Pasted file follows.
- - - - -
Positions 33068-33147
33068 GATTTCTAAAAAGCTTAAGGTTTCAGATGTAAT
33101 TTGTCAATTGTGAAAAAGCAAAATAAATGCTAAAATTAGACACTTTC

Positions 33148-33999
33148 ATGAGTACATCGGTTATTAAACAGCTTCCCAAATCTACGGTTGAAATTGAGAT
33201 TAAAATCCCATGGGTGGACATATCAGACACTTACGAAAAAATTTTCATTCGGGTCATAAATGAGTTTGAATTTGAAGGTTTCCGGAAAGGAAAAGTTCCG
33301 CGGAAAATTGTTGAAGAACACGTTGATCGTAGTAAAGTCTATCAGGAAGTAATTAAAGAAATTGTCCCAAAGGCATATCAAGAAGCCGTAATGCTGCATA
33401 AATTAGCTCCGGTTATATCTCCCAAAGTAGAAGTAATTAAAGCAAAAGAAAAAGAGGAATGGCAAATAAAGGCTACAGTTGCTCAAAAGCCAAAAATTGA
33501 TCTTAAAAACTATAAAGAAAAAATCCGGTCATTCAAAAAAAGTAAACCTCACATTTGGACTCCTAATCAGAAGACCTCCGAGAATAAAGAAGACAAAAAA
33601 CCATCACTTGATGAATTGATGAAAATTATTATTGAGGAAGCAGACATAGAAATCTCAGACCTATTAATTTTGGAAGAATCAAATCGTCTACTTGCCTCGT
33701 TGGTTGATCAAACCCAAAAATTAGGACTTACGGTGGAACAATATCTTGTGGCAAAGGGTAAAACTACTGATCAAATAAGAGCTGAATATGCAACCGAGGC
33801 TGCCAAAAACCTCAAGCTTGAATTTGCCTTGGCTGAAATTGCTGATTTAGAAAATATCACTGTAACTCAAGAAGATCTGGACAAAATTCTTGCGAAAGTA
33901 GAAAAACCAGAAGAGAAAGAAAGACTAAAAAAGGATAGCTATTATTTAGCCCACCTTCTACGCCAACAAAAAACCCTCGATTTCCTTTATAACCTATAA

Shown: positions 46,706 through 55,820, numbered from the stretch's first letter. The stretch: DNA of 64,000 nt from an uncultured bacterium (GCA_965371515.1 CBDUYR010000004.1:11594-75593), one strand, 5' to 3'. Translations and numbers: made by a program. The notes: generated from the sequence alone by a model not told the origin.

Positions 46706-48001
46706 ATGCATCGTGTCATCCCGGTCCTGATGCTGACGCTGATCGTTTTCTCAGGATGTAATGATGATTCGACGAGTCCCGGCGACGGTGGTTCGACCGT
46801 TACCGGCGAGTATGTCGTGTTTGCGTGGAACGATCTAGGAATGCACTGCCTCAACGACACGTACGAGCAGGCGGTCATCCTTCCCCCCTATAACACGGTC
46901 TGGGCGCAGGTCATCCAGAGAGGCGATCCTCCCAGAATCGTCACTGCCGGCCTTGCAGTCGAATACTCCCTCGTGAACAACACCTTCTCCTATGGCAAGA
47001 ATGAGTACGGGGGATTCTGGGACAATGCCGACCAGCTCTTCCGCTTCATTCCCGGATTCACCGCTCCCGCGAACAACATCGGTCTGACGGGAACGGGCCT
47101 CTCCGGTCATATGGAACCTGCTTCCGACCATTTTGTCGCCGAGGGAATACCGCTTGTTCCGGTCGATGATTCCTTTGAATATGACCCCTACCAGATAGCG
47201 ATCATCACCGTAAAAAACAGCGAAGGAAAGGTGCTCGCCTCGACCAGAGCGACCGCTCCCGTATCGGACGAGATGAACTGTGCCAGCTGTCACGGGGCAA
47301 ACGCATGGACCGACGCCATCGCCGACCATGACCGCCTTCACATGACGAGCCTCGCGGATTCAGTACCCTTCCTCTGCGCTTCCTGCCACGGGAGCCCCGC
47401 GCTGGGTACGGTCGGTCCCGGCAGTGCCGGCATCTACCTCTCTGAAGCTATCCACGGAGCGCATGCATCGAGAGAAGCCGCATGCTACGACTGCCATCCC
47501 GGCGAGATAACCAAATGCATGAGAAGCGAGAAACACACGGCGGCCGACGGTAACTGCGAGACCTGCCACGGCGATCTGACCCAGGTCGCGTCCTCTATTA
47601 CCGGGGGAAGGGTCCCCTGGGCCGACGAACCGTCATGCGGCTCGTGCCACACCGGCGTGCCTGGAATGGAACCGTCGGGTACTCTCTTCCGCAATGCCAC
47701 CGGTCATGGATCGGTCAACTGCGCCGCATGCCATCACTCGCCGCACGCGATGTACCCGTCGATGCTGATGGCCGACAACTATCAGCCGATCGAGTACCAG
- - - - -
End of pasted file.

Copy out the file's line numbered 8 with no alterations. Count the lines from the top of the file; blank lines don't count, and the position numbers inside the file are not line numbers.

33401 AATTAGCTCCGGTTATATCTCCCAAAGTAGAAGTAATTAAAGCAAAAGAAAAAGAGGAATGGCAAATAAAGGCTACAGTTGCTCAAAAGCCAAAAATTGA